The Psychologies in Religion: Working with the Religious Client

By E. Thomas Dowd; Stevan Lars Nielsen | Go to book overview

CHAPTER TEN
Psychological Models
Inherent in Doctrine and
Practices of The Church
of Jesus Christ of
Latter-Day Saints

Dianne L. Nielsen, Daniel K. Judd, and Stevan Lars Nielsen


MEMBERSHIP AND ORGANIZATION

At the end of 2004, membership of the Church of Jesus Christ of Latterday Saints1 stood at 12,350,000 in 160 countries of North and South America, Asia, Europe, Africa, and the Pacific Rim (Watson, 2005). If the growth of the Church from births and conversions continues at current, exponential rates, membership will exceed 50,000,000 by 2050 (Stark, 1996). With headquarters in Salt Lake City, UT, the Church is led by

1 The complete name of this religious institution, by official policy, is “The Church of Jesus
Christ of Latter-Day Saints,” called “the Church” (for convenience and brevity), in subse-
quent references within the same work. Members are often called “Mormons” or “Latter-
day Saints;” labels readily understood and not offensive. However, the institutional policy
regarding the title of the Church discourages the unofficial and incorrect titles, “The
Mormon Church” or “The LDS Church.”

This chapter is intended to be an accurate description of The Church of Jesus Christ of
Latter-day Saints and its doctrines. However, it is neither an official statement of the Church
nor of Brigham Young University, which is operated by the Church. Extensive official in-
formation about the Church is available at www.lds.org, where Gospel Principles, a detailed
description of Church doctrine, is available for review and my be downloaded at no charge
at: http://www.lds.org/gospellibrary/materials/gospel/Start%20Here_01.pdf

-165-

Notes for this page

Add a new note
If you are trying to select text to create highlights or citations, remember that you must now click or tap on the first word, and then click or tap on the last word.
One moment ...
Default project is now your active project.
Project items

Items saved from this book

This book has been saved
Highlights (0)
Some of your highlights are legacy items.

Highlights saved before July 30, 2012 will not be displayed on their respective source pages.

You can easily re-create the highlights by opening the book page or article, selecting the text, and clicking “Highlight.”

Citations (0)
Some of your citations are legacy items.

Any citation created before July 30, 2012 will labeled as a “Cited page.” New citations will be saved as cited passages, pages or articles.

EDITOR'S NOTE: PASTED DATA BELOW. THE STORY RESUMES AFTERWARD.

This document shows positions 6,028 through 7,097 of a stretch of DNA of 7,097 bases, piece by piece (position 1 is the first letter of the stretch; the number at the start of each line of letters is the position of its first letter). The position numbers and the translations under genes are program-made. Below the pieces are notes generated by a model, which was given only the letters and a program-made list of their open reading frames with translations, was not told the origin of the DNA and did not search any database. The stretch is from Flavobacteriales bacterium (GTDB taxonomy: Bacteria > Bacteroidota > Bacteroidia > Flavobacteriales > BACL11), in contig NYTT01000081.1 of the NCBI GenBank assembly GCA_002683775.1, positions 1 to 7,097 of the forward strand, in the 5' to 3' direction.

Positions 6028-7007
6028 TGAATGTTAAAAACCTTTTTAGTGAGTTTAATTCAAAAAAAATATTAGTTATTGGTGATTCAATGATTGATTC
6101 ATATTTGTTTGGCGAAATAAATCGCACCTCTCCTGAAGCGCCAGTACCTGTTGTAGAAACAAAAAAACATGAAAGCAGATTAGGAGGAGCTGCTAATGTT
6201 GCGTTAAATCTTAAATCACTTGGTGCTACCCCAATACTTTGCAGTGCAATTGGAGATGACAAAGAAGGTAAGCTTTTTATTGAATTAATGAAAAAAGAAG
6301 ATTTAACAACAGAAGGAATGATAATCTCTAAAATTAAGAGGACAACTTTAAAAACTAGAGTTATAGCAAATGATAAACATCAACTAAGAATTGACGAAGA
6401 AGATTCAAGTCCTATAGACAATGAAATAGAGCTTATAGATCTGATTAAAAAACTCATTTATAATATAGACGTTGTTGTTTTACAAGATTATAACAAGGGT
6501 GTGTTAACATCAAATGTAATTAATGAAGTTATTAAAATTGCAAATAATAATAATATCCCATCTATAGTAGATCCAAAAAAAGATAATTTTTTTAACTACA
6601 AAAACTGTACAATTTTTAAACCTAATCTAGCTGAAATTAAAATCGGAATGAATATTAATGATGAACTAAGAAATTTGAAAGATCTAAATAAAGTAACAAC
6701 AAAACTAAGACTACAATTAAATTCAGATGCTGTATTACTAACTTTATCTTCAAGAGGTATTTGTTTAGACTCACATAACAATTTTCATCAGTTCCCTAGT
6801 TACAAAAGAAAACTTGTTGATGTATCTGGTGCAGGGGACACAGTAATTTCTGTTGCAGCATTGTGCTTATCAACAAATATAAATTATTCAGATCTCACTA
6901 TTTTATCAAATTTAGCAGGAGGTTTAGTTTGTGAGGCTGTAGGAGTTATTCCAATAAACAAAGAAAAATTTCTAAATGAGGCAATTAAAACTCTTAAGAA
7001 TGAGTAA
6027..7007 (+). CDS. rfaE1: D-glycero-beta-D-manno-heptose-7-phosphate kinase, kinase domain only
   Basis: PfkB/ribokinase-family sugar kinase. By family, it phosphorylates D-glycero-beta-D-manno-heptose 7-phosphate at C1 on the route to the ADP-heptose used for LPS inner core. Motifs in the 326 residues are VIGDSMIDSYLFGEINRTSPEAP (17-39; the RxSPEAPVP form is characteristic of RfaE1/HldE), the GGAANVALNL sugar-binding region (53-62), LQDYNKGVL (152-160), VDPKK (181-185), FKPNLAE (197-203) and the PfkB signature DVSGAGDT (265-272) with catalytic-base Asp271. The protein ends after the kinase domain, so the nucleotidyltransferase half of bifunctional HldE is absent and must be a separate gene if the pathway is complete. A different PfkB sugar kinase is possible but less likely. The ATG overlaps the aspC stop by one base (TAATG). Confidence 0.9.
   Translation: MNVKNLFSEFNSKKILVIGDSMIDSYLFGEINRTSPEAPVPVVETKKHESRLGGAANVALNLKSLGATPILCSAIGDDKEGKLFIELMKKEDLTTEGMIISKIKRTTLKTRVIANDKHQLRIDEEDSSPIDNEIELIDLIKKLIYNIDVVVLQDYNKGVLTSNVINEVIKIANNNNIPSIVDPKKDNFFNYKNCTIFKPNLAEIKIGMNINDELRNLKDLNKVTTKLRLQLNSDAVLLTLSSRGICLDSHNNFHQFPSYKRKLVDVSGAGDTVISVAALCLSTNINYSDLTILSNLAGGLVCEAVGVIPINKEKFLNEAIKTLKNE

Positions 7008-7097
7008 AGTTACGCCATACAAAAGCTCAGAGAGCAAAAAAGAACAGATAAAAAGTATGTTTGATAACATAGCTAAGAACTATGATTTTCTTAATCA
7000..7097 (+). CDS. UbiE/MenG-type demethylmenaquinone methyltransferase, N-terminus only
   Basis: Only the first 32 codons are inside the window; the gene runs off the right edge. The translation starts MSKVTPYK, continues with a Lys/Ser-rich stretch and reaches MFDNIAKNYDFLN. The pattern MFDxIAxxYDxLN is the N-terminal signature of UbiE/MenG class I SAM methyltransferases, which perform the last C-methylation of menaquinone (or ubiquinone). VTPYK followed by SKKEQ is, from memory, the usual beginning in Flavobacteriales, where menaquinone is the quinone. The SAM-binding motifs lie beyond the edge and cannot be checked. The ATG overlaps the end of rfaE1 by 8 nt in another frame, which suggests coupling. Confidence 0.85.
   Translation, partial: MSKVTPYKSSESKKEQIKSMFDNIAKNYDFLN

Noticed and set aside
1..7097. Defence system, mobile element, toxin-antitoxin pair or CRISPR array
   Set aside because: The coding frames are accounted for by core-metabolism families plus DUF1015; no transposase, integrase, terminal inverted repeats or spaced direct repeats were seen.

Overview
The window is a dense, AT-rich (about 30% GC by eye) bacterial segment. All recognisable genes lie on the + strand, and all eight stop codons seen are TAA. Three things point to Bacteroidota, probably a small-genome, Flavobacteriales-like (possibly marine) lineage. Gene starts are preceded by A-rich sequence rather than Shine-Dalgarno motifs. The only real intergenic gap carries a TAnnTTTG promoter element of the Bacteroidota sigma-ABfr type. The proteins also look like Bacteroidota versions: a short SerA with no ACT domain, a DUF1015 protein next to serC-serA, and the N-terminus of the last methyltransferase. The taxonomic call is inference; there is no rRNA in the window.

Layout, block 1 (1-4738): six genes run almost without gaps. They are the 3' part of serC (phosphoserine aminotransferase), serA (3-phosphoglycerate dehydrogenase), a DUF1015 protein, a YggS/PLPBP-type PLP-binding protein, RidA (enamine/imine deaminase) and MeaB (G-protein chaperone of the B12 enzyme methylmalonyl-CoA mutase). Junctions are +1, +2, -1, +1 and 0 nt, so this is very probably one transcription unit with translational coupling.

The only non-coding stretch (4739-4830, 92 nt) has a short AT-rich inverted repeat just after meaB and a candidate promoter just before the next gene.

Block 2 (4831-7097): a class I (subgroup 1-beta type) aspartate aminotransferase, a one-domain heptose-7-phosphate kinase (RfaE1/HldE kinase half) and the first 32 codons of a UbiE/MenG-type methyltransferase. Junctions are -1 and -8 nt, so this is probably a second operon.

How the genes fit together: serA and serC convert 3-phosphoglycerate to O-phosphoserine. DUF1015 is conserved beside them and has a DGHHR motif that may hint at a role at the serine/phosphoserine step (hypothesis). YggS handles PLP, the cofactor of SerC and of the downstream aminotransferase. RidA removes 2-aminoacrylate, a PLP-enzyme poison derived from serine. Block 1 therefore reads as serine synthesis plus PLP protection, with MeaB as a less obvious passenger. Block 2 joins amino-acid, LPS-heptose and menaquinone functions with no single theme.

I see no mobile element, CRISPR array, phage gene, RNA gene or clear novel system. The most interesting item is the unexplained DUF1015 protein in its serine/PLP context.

We also added the ability to view new citations from your projects or the book or article where you created them.

Notes (0)
Bookmarks (0)

You have no saved items from this book

Project items include:
  • Saved book/article
  • Highlights
  • Quotes/citations
  • Notes
  • Bookmarks
Notes
Cite this page

Cited page

Style
Citations are available only to our active members.
Buy instant access to cite pages or passages in MLA, APA and Chicago citation styles.

(Einhorn, 1992, p. 25)

(Einhorn 25)

1. Lois J. Einhorn, Abraham Lincoln, the Orator: Penetrating the Lincoln Legend (Westport, CT: Greenwood Press, 1992), 25, http://www.questia.com/read/27419298.

Cited page

Bookmark this page
The Psychologies in Religion: Working with the Religious Client
Table of contents

Table of contents

Settings

Settings

Typeface
Text size Smaller Larger Reset View mode
Search within

Search within this book

Look up

Look up a word

  • Dictionary
  • Thesaurus
Please submit a word or phrase above.
Print this page

Print this page

Why can't I print more than one page at a time?

Help
Full screen
/ 334

matching results for page

    Questia reader help

    How to highlight and cite specific passages

    1. Click or tap the first word you want to select.
    2. Click or tap the last word you want to select, and you’ll see everything in between get selected.
    3. You’ll then get a menu of options like creating a highlight or a citation from that passage of text.

    OK, got it!

    Cited passage

    Style
    Citations are available only to our active members.
    Buy instant access to cite pages or passages in MLA, APA and Chicago citation styles.

    "Portraying himself as an honest, ordinary person helped Lincoln identify with his audiences." (Einhorn, 1992, p. 25).

    "Portraying himself as an honest, ordinary person helped Lincoln identify with his audiences." (Einhorn 25)

    "Portraying himself as an honest, ordinary person helped Lincoln identify with his audiences."1

    1. Lois J. Einhorn, Abraham Lincoln, the Orator: Penetrating the Lincoln Legend (Westport, CT: Greenwood Press, 1992), 25, http://www.questia.com/read/27419298.

    Cited passage

    Thanks for trying Questia!

    Please continue trying out our research tools, but please note, full functionality is available only to our active members.

    Your work will be lost once you leave this Web page.

    Buy instant access to save your work.

    Already a member? Log in now.

    Oops!

    An unknown error has occurred. Please click the button below to reload the page. If the problem persists, please try again in a little while.